With winter in full swing, the last thing you want to have happen is for your water heater to stop working. Unfortunately, water heaters have a mind of their own and are not going to wait until it’s convenient for you before they decide to quit.
When selecting a new water heater, your best bet is to choose one that will not only provide enough hot water to meet your family’s needs but will do so in the most energy efficient way. Energy efficiency is not only a good thing for the environment, it also lowers your operating cost.
So, here are the important things you want to consider when shopping for a water heater:
The energy source you use for water heating can have a big effect on the operating costs. While there are 6-7 different choices, we’ll concentrate on the top two: electric and natural gas. If you don’t already have a natural gas line near the place where you want to locate your water heater, this decision may be made for you due to the extra cost of running a new natural gas line.
From a pure operating cost perspective, a good rule of thumb is that an electric water heater will cost roughly twice what a natural gas one will set you back.
The answer to the question of how long a water heater will last depends on several factors. The higher the quality, the higher the upfront cost. A big factor here is estimating how long you’ll continue to live in your current home.
Typically, the life expectancy of a conventional water heater will be in the 10-15 year range. As an alternative, tankless water heaters can easily last over 20 years.
Before you purchase a water heater, you need to get an estimate of operating costs for each alternative you’re evaluating. When replacing a water heater, you may find that you'll save money in the long run by switching to a different energy source. Contact your utility for current fuel/energy costs, keeping in mind the rule of thumb mentioned above.
The type of water heater you choose will affect your operating costs so you’ll need to factor that into the overall cost. One type of water heater may use a fuel type more efficiently than another type. For example, an electric heat pump water heater typically is more energy efficient than a conventional electric water heater. In some cases, an electric heat pump water heater might even have lower energy costs than natural gas due to higher efficiency operation. So be thorough with your calculations.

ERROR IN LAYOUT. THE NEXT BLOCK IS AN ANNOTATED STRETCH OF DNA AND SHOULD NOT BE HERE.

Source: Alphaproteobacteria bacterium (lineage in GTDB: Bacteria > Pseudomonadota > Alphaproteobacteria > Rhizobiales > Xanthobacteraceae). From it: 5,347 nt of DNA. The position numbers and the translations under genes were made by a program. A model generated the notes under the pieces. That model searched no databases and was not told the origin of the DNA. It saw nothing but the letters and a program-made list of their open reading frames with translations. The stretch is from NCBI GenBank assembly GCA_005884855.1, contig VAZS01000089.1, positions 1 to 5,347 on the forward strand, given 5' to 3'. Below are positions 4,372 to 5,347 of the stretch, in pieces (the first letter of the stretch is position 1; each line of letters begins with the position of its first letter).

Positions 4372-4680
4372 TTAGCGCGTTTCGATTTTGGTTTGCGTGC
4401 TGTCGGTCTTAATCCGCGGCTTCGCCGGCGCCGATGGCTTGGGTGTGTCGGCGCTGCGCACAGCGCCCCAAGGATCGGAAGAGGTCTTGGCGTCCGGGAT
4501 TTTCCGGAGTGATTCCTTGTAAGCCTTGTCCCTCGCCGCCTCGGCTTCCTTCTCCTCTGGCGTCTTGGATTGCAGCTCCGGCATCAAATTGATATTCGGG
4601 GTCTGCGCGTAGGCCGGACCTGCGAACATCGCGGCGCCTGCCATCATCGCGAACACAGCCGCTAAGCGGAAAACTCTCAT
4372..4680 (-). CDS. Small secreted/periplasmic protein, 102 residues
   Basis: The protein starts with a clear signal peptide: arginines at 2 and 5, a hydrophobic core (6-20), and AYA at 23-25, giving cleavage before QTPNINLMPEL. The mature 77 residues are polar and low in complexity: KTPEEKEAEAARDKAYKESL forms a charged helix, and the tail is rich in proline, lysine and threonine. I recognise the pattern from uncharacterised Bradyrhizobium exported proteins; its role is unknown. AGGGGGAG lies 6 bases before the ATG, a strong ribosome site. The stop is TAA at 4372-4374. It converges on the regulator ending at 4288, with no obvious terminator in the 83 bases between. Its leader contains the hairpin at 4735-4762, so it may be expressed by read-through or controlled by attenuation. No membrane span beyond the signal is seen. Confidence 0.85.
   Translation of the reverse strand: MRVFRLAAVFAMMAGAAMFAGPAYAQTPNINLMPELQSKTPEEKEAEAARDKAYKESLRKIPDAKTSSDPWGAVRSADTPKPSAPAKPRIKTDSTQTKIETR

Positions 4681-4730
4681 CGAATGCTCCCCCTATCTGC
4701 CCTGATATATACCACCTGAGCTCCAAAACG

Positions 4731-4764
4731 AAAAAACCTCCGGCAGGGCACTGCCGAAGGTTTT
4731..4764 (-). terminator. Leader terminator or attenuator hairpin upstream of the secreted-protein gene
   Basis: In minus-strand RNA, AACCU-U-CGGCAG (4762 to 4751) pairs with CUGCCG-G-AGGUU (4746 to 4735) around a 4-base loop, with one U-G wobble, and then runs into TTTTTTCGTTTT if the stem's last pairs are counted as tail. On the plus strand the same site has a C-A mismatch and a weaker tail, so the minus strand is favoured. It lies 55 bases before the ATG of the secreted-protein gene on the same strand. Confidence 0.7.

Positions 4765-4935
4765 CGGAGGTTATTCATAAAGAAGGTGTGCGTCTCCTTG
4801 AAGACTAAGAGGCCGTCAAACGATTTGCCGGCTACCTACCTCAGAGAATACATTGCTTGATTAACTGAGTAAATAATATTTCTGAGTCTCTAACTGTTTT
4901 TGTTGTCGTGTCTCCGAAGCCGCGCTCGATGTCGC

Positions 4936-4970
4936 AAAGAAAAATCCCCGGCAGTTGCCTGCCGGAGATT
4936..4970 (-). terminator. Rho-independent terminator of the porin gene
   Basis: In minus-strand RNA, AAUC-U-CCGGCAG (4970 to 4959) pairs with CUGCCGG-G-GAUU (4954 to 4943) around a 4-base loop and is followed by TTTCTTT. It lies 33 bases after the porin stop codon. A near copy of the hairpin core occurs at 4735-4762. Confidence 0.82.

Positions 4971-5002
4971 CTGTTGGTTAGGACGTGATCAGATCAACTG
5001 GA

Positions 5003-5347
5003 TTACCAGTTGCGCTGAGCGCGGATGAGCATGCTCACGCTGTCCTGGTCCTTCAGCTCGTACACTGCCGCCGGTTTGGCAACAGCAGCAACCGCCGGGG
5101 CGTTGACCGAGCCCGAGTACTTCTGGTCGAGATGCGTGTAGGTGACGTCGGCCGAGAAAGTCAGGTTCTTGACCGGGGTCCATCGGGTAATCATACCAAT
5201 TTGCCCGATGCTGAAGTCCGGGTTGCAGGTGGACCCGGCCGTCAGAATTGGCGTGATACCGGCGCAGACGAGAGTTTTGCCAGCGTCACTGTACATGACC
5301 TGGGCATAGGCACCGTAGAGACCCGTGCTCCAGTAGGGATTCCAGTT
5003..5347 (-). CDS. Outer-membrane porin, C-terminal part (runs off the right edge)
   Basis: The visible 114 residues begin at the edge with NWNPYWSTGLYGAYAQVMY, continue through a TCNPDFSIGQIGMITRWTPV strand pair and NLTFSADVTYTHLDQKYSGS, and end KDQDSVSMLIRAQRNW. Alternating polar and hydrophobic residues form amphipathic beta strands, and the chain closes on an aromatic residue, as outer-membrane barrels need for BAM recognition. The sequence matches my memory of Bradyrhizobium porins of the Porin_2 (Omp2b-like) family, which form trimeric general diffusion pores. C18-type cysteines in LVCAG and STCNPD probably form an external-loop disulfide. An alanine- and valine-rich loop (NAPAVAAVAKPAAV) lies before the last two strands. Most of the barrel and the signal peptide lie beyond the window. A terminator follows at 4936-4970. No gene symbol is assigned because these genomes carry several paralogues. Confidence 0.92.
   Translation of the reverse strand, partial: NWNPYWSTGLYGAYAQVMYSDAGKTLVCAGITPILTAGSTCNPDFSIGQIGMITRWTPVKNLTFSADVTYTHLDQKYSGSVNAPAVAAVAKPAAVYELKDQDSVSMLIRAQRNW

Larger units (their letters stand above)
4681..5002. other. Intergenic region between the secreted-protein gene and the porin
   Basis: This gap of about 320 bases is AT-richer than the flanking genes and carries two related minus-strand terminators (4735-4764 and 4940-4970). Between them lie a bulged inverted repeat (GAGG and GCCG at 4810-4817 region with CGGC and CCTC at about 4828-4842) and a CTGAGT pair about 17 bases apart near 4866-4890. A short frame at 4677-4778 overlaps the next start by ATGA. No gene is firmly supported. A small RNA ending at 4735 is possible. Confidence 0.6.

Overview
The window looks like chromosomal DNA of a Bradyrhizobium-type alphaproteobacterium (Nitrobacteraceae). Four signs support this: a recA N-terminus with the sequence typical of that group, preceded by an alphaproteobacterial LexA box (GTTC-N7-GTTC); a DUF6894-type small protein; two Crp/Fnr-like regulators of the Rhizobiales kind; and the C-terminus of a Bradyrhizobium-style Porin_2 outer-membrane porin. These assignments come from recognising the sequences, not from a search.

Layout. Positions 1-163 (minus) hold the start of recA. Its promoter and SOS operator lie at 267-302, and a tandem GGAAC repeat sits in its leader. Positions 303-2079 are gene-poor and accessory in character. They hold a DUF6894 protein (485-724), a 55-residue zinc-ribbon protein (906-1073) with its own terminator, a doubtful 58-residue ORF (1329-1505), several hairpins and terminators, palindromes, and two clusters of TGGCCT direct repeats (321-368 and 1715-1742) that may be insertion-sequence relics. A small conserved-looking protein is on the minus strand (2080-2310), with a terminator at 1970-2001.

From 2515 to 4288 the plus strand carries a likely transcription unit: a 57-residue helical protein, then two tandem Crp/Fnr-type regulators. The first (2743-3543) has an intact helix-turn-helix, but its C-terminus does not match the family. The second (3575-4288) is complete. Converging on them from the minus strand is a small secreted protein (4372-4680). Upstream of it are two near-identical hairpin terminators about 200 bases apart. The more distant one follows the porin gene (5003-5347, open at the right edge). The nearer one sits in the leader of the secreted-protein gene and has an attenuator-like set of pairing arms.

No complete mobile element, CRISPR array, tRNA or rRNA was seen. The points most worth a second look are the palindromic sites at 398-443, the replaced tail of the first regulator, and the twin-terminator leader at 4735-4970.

If you’re considering a tankless water heater, be aware of the fact this type will result in lower operating costs in the long run. Traditional water heaters keep the water at a pre-set temperature regardless of your water needs. This increases your utility bill over the ‘on-demand’ nature of a tankless one. Since tankless water heaters are higher priced than the traditional variety, a multi-year price comparison is necessary to get an accurate picture.
When it comes to water heaters, size matters a lot. Look at the size of your family and your hot water usage habits. Choosing a water heater that’s larger than what you need means a higher than necessary operating cost. Choosing one that’s too small will save you money but may result in cold showers. Needless to say a larger capacity means higher upfront and operating costs.
Contractor or Do-It-Yourself Installation
Many people choose to purchase their water heater from a big box store and install it themselves because of the apparent lower cost. This may be the best alternative for handymen who really know what they’re doing, as opposed to most weekend types who only think they know what they’re doing.
Other than the quality of the installation work, something to consider is that most homeowners know very little about maintaining their water heaters, which can significantly extend the life span of the equipment. When it comes to making needed repairs and ongoing maintenance, the use of a professional is often the lower cost alternative in the long run.
The Bottom Line
As you can see, selecting a new water heater is a little more difficult than most people think. There are many factors to consider and one must carefully weigh the pros and cons before making a decision you will live with for the next 10-20 years. Both the upfront costs and operating costs must be included in a multi-year calculation to see the true cost of ownership Rather than jumping to a conclusion that may lead to excessive costs and other headaches, perhaps you should consider getting an expert opinion from the folks at South West Plumbing.